Wills and Trusts Law Firm

When you die without a will, it’s called being intestate. Typically, if you don’t have a will, the estate will be adjudicated through probate court. A judge will appoint an executor to handle the details of your estate and present information to the court. Here are some of the pitfalls of not having a will.

You Don’t Decide Who Takes Care of Your Children

If you have minor children, on your death, the other parent will take care of your kids. If you are single and the other parent isn’t in the picture, then the court may appoint someone to take care of your children. Ideally, this person is family, but depending on the dynamics in your family, it might not be the best person or the one you would trust. To avoid this issue, name a guardian of your children in your will.

Your Assets Go to Your Heirs as Decided by State Laws

Without a will, your assets are distributed according to intestacy laws in the state where the property is located. Generally speaking, your spouse is your beneficiary, but it can be more complicated than that. If you have children with another person, your estate could be divided between your current spouse and your children. If you aren’t married, the state has laws that outline who inherits. First, it would look for children. Next, your living parents would be identified as beneficiaries, then siblings or nieces and nephews. If no relatives are found, the estate would probably go to the state.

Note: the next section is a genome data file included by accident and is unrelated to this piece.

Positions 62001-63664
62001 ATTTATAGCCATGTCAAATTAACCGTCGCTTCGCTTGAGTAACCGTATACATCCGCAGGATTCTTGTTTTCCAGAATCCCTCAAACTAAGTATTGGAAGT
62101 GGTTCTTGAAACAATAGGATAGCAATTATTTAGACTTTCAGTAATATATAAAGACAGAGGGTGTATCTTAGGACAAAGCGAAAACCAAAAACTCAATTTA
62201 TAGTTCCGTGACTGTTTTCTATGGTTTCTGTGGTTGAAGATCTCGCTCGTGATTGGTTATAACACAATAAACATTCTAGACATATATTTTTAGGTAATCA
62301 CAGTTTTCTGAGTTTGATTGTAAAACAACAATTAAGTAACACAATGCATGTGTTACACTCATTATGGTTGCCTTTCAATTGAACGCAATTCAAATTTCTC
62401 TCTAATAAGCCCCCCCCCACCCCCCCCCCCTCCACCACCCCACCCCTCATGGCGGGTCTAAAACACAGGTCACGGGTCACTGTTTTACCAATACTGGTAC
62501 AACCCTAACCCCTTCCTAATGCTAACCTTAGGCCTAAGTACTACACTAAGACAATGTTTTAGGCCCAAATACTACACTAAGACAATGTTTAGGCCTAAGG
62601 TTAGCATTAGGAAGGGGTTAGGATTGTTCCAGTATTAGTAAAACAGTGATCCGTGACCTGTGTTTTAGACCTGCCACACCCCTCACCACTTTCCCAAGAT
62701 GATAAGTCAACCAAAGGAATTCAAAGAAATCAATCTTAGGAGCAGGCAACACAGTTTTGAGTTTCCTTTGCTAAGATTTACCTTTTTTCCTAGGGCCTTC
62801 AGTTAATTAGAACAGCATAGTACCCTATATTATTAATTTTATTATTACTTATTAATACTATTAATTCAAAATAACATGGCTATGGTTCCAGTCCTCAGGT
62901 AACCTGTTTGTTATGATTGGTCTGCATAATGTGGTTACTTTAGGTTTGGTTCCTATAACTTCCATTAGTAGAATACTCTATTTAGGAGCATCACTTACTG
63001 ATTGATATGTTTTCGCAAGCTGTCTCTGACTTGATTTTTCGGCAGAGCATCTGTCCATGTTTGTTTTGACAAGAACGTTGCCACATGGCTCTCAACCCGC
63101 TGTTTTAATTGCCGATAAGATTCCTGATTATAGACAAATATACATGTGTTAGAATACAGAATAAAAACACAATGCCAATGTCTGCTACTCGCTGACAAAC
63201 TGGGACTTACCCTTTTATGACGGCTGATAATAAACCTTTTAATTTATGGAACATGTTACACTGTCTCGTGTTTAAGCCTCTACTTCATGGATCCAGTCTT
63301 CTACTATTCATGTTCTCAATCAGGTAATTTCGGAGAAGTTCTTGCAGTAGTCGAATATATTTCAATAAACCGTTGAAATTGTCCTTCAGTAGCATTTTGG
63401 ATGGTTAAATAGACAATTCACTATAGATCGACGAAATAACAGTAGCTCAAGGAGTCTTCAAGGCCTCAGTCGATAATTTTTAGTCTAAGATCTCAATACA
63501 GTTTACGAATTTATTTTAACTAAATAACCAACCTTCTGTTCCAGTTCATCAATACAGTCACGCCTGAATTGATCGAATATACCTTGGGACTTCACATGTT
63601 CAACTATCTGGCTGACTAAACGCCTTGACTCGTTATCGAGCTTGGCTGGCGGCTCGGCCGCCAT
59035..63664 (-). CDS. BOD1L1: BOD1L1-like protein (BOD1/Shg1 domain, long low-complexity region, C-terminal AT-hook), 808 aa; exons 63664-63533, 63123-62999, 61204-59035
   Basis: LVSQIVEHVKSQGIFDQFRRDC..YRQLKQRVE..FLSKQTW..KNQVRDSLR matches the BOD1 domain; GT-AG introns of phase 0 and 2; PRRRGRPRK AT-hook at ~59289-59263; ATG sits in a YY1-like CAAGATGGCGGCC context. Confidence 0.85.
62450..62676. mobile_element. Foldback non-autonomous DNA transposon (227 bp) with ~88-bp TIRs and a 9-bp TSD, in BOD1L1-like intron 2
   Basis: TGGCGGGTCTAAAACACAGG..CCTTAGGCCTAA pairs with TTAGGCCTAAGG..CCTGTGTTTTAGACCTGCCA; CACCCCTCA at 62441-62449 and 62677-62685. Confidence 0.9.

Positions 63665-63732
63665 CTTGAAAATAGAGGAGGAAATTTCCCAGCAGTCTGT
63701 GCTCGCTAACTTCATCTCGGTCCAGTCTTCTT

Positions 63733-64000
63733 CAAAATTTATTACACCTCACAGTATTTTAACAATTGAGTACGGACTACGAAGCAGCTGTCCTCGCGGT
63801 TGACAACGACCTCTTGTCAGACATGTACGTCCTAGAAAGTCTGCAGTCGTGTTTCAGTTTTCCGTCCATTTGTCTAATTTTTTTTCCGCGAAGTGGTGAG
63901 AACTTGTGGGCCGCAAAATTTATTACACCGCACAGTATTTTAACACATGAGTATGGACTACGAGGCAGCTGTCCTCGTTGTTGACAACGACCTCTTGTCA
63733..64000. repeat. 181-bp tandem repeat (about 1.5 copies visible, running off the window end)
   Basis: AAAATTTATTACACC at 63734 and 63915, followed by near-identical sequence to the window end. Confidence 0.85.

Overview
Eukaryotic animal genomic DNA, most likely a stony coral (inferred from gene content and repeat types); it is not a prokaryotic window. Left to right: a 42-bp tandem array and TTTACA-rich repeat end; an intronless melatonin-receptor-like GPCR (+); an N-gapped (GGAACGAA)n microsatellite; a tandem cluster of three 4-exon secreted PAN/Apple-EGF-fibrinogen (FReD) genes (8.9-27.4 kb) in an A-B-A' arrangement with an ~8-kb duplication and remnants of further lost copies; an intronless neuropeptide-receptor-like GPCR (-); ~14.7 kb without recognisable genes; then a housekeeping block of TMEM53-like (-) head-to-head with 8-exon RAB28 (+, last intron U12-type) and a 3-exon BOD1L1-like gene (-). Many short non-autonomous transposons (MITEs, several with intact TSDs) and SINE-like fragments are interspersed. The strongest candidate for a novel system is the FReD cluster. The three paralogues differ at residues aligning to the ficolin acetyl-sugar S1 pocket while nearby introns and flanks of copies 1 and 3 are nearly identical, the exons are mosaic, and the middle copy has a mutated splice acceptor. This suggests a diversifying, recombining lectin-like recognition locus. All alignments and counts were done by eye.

If you are living with an unmarried partner, you might assume that your property would go to that person. Probate courts look for relatives who are married to you or related by blood. An unmarried partner would not qualify. This could leave your partner in the lurch. If you have a painting that you want to give to a friend, it wouldn’t happen. Avoid complications by naming beneficiaries in your will.

Your Assets Could Be Tied Up in Probate Court For a Long Time

If your relatives argue over who is your beneficiary, the real beneficiaries may never see any of your assets while the court tries to find a resolution. Probate court fees and expenses could take a chunk out of your estate. Your estate will have to go through probate if you have a will, but the court will have your wishes, making it easier to settle the estate. You can also name an executor to oversee your wishes.

Talk to a wills and trusts law firm in Ridgefield, CT today about a valid will to give you peace of mind when you die.

Thanks to Sweeney Legal, LLC for their insight into estate planning and what happens when you die without a will.